Leader of this project, Ms. Masami Kojima, Specialist, Dr. Sumith Pilapitiya, Task

Manager (Local), and Ms. Esha Ramachandran all of the World Bank team for

providing resources and support to complete this project successfully.

I extend my special thanks to Sri Lanka Thermo Fluid and Energy Group of the

University of Moratuwa, Local Consultant of the vehicle emission reduction

component, Mr. D. Chandrasekara, Refinery Adviser, Ceylon Petroleum Corporation,

Local Counter Part of the motor fuel quality improvement studies, Dr. Sunil

Chandrasiri, Local Consultant of the component of fiscal policies on fuels and vehicles,

Dr. D.S. Jayaweera, Deputy Director, Ministry of Transport, Highways and Civil

Aviation, Mr. C.K. Amarathunga, Deputy Director, Central Environmental Authority,

Dr. A. Mallawatantri, Director, US-Asia Environmental Partnership Program, Dr.

Ruwan Wijayamuni, Chief Medical Officer, Colombo Municipal Council, Mr. Gamini

Senarath, Commissioner, Department of Motor Traffic, Mr. A.W. Dissanayake,

Assistant Commissioner, Department of Motor Traffic, Mr. S.M. Wickramasinghe,

SSP, Traffic Police, Mr. Neel Hapuhinna, Project Director, Vehicle Emission Testing

Certificate Programme, Mr. Piyadasa Guruge, Tax Adviser, the Ceylon German

Technology and Training Institute (CGTTI), Automobile Engineering Training

Institute, Orugodawatta, members of the Sub Committees on Vehicle emission control,

Motor fuel quality improvement and Fiscal policies on fuels and vehicles.


Urban Air Quality Management in Sri Lanka

Acknowlagement

I also acknowledge warmly the contribution and invaluable support extended by Mr.

M.M.S.S.B. Yalegama, Deputy Project Director, Ms. H.M.L. Kamala, Project

Accountants, Mr. R.M.R.D. Weerasooriya and Miss S.A.D. Manori, the first two

Project Assistants and staffs of the Air Resource Management Centre (AirMAC) for

their support to co-ordinate this study from the outset.

Finally I would like to place on record that the solidarity, integrity and strength of the

partnership of the AirMAC team, is the success of this project.

Dr. B.M.S. Batagoda

Project Director

Urban Air Quality Management Project

Air Resource Management Center

Ministry of Environment and Natural Resources


Urban Air Quality Management in Sri Lanka

EXECUTIVE SUMMARY

Executive Summary

This document is the final report of work performed under the Urban Air Quality

Management Project, an IDF Grant from the World Bank. The overall objective of the

program was to help develop institutions and policies needed to reverse the

deterioration in urban air quality and its accompanying adverse health effects arising

from exposure to fine particles, lead and other vehicle emissions. The overall program

comprised four components including;

a) Institutional development.

b) Vehicle emissions reduction.

c) Fuel quality improvement.

d) Review of fiscal policies on fuels and vehicles.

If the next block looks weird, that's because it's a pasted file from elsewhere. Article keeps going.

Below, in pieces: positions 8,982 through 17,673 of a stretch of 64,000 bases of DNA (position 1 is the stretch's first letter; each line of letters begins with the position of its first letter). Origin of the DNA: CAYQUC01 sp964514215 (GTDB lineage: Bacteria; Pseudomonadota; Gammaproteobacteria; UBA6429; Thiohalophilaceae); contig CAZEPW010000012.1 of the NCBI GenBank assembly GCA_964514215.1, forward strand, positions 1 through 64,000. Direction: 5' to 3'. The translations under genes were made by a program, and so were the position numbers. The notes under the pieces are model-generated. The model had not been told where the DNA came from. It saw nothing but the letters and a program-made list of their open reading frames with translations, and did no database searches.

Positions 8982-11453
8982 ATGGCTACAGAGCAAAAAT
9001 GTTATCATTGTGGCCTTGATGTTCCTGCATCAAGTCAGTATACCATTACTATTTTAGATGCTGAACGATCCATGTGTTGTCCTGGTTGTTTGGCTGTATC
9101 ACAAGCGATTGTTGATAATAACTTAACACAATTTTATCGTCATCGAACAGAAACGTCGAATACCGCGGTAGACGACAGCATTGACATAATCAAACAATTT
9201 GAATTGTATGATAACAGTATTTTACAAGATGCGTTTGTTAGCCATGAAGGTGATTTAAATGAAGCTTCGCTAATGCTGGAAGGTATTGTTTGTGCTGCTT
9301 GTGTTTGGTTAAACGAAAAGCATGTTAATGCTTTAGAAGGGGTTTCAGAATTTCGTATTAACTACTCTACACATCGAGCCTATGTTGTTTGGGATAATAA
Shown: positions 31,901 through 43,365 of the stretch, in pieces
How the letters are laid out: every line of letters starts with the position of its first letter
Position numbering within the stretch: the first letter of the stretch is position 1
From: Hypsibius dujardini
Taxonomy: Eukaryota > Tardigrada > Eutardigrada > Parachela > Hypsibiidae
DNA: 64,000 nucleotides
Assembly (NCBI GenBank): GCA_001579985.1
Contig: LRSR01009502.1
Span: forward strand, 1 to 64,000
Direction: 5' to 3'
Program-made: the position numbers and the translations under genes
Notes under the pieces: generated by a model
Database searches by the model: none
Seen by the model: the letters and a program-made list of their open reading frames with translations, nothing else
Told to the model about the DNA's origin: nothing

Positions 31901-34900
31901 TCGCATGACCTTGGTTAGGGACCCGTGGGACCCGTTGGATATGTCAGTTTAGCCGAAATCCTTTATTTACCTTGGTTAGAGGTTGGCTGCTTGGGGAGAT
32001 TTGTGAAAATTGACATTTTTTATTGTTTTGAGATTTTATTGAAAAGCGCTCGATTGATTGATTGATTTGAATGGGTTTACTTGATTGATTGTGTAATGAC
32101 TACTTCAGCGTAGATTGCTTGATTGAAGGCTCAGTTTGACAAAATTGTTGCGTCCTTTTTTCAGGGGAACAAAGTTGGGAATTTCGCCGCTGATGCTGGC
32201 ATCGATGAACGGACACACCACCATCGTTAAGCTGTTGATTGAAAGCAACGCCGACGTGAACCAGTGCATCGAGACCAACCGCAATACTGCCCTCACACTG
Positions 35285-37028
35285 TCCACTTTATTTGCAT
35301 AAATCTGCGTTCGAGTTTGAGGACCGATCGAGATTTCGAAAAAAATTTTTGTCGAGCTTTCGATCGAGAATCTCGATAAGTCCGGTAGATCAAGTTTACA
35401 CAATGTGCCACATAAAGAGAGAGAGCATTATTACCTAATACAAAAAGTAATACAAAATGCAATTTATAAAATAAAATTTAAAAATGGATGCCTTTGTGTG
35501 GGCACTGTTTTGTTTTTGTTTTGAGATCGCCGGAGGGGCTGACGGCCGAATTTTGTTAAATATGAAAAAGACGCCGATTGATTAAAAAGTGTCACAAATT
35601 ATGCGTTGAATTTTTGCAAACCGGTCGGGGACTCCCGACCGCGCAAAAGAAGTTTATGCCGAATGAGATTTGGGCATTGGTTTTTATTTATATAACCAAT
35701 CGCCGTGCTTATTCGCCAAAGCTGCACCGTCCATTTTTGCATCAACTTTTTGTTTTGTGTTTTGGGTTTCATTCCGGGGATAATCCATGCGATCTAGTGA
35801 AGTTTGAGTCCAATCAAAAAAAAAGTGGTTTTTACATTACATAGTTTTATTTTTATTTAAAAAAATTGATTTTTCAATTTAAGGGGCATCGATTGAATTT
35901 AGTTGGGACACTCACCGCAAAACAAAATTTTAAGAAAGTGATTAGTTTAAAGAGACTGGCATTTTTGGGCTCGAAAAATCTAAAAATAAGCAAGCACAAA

a) Institutional Development

Management of air resources needs an integrated effort by several institutions and

agencies for many diverse activities such as problem assessment, identification of

sources of pollutions, modeling of pollutions, development of emission inventory,

formulation of policies and implementation, enforcement, monitoring & control,

awareness and training, development of infrastructure, etc. In this regard, the Air

Resource Management Center (AirMAC) was established under the financial support

from IDF grant.

The Air Resource Management Centre (AirMAC) was established jointly by the

Environmental Economics and Global Affairs Division of the Ministry of

Environment & Natural Resources and Central Environmental Authority in

partnership with all stakeholders of air resource. The key partners of the AirMAC

include Ministry of Environment & Natural Resources, Ministry of Finance and

Planning, Ministry of Transport, Highways & Civil Aviation, Central Environmental

Authority, Colombo Municipal Council, Ceylon Petroleum Corporation, Department

of Motor Traffic, Traffic Police, Industrial Technological Institute, National Building

Research Organization, Meteorological Department, Atomic Energy Authority,

National Engineering Research and Development Centre, National Science

Foundation, Universities, Sri Lanka Automobile Association, Chambers of Commerce

and Industries.

Legal Framework for the Implementation of Vehicle Emission

Standards in Sri Lanka

This is to explore the possibilities of implementing the vehicle emission standards in

Sri Lanka by reviewing the legal provisions under the National Environmental Act

and the Motor Traffic Act. It also explores the possibility of implementing vehicle


Urban Air Quality Management in Sri Lanka

Executive Summary

emission standards in a province or in a local government authority as a pilot project

without implementing them throughout the nation. Another aspect that is reviewed

under this section are the constitutional provisions on the devolution of power. Under

this part, the possibilities have been explored whether vehicle emission standards in

only a particular province could be achieved under a national regulatory framework.

This opinion surveys the constitution of the Democratic Socialist Republic of Sri

Lanka and its amendments with particular reference to the thirteenth amendments. It

analyses the relevant provisions in the National Environmental Act and amendments,